Friday, February 22, 2008

Halfway Point.

I've been in Korea for six months, as of today.

It seems both longer and shorter. It's hard to believe I've only been doing taekwondo and speaking Korean (and drooling over hot Korean men) for six months. It sounds like such a short time for things that have become such an important and integral part of my daily life. I don't think I've gone through so many profound changes in such a short period of time since puberty.

Yet so many things still feel so new and unfamiliar here. I feel like I just got here, just began learning about this strange and elusive country. And when I think of America, I assume it's just being preserved in some kind of permanent August 2007 time capsule and that whenever I do come back everything will be the same. I know that can't be true. I know that things can change back home just as much in six months as I have.

I know it. Logically. But I can't feel it. So I don't believe it.

People have said reverse culture shock is harder. I have little doubt this will be true because I won't even be able to comfort myself with the fact that I'm doing something fabulous and awesome and highly unique and making people back home super jealous (yes, my brain resorts to petty jealousy sometimes to make me feel better).

So now what?

Now what, indeed...


  1. now you're gonna try getting yourself a boyfriend and blog about dating various korean men. durh.

  2. The most bothersome "hole" in my life in the US after we returned from Ecuador was the music...I had completely missed the emergency of some new musicians and new music trends and others had fallen through some crack in time that I could never understand. It was as if I could never quite catch up with the music changes, even after I had been back a long time. You will find the US didn't just stay in mid-2007, but what it will mean most to you is something you haven't even guessed about yet - more of life's mysteries.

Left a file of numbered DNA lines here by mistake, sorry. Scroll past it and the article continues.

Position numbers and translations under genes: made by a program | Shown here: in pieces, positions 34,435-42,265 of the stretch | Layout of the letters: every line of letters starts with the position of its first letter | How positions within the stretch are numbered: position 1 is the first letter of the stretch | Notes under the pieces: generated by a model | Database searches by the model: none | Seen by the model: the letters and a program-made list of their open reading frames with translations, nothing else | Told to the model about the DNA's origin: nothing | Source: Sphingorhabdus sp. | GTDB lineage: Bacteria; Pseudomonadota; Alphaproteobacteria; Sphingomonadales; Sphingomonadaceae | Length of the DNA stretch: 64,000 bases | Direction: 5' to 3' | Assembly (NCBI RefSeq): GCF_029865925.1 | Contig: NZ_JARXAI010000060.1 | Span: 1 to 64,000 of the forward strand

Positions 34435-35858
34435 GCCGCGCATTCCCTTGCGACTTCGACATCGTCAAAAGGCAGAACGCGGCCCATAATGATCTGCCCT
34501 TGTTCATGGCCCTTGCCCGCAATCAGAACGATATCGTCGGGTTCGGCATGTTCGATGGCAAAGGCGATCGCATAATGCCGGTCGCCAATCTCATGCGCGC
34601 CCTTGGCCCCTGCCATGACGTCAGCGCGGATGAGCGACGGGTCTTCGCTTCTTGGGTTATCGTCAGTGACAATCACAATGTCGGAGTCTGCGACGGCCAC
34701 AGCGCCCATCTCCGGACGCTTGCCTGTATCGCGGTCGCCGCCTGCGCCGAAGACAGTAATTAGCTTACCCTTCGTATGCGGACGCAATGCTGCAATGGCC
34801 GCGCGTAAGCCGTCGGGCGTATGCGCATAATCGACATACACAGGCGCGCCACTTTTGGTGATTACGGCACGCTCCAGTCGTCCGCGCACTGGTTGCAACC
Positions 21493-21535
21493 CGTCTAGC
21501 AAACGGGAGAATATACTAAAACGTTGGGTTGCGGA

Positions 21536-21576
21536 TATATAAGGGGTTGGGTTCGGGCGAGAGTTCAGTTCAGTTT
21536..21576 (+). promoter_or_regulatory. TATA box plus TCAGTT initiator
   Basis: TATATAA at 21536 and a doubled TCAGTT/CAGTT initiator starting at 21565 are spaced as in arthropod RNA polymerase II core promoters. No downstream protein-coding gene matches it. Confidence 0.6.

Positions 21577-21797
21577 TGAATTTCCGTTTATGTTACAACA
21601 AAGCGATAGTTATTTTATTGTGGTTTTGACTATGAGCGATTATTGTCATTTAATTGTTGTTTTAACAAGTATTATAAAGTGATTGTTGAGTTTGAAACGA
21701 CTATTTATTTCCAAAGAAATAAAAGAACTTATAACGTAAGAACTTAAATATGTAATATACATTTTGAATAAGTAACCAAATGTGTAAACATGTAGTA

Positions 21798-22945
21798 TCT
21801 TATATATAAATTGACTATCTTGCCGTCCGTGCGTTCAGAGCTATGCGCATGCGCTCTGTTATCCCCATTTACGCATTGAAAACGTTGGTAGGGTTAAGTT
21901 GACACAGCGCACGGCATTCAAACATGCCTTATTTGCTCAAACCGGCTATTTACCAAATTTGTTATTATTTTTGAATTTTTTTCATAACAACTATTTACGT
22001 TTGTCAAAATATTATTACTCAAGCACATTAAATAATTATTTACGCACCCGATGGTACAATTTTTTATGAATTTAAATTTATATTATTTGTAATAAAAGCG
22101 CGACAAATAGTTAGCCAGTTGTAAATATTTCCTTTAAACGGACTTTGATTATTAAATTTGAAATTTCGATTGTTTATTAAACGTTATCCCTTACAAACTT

3. william,

    Any suggestions on where to look? ;-)


    Yeah... I was never that "up" on music anyhow, so whatever. But I think there will be strange things that just never feel quite the same that I have no way of anticipating. And I kind of realized that when I was writing.

  4. since you're the avid reader of candace bushnell...what does she have to say about finding men?

    um...cult meetings?

  5. One of the weirdest things for me after I got back from Guinea was walking around DC and seeing lots of people talking aloud with no evident audience but dressed in suits. They were talking to themselves, but didn't look crazy. Turns out earbuds had become widespread while I was away.

    I think being aware of and prepared for culture shock helps a little.



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